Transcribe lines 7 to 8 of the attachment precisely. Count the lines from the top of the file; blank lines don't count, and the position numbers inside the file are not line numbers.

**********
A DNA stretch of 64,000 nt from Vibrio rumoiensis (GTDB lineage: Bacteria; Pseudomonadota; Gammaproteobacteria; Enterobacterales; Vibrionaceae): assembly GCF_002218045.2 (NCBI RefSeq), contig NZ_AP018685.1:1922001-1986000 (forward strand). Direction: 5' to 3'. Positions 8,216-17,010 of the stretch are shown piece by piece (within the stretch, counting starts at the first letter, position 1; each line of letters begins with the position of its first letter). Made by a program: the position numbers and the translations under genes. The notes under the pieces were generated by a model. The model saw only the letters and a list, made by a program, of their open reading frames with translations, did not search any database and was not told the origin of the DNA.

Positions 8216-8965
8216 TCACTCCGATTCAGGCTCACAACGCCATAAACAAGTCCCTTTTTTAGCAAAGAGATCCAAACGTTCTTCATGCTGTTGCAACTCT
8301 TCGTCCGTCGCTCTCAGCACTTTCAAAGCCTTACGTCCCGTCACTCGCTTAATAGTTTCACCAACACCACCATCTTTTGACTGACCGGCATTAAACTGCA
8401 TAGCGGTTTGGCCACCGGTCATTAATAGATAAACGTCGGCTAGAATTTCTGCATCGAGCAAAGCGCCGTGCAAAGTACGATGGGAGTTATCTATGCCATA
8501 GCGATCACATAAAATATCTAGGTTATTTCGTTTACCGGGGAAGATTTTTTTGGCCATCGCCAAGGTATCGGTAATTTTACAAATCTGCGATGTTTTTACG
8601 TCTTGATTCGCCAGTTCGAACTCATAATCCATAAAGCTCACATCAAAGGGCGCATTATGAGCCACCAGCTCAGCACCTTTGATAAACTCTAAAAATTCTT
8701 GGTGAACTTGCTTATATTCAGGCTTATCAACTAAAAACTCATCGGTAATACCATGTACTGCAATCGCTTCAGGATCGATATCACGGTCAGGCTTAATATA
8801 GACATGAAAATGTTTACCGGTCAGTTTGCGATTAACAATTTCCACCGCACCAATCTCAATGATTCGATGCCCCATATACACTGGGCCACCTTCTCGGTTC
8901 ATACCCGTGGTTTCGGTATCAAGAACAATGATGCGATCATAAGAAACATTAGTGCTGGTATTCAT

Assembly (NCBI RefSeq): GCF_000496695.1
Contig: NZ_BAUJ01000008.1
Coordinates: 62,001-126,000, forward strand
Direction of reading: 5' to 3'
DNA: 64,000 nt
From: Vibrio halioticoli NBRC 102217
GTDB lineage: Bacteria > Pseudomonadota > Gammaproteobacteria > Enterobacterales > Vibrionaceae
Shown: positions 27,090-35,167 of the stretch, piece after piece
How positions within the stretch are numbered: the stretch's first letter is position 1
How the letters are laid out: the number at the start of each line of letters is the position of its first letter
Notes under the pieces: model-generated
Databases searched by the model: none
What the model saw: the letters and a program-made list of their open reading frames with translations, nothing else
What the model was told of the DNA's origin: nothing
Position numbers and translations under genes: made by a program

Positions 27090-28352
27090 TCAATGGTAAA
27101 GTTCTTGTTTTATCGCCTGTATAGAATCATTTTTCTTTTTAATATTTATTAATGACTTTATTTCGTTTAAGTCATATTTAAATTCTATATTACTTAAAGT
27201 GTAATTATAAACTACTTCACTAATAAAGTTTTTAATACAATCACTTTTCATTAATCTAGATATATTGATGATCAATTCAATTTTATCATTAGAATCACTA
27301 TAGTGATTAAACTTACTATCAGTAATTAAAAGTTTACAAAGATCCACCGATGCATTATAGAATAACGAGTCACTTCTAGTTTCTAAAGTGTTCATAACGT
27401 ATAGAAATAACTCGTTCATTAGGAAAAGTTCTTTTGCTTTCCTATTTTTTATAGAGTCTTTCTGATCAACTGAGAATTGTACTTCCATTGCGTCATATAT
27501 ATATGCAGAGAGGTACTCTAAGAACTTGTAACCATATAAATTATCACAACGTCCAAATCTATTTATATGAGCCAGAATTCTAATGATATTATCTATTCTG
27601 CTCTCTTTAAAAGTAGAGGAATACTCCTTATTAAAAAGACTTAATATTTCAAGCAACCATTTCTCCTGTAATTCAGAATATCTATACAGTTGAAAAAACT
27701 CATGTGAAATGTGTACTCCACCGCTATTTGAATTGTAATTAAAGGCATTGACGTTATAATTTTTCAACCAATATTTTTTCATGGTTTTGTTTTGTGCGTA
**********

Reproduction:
8601 TCTTGATTCGCCAGTTCGAACTCATAATCCATAAAGCTCACATCAAAGGGCGCATTATGAGCCACCAGCTCAGCACCTTTGATAAACTCTAAAAATTCTT
8701 GGTGAACTTGCTTATATTCAGGCTTATCAACTAAAAACTCATCGGTAATACCATGTACTGCAATCGCTTCAGGATCGATATCACGGTCAGGCTTAATATA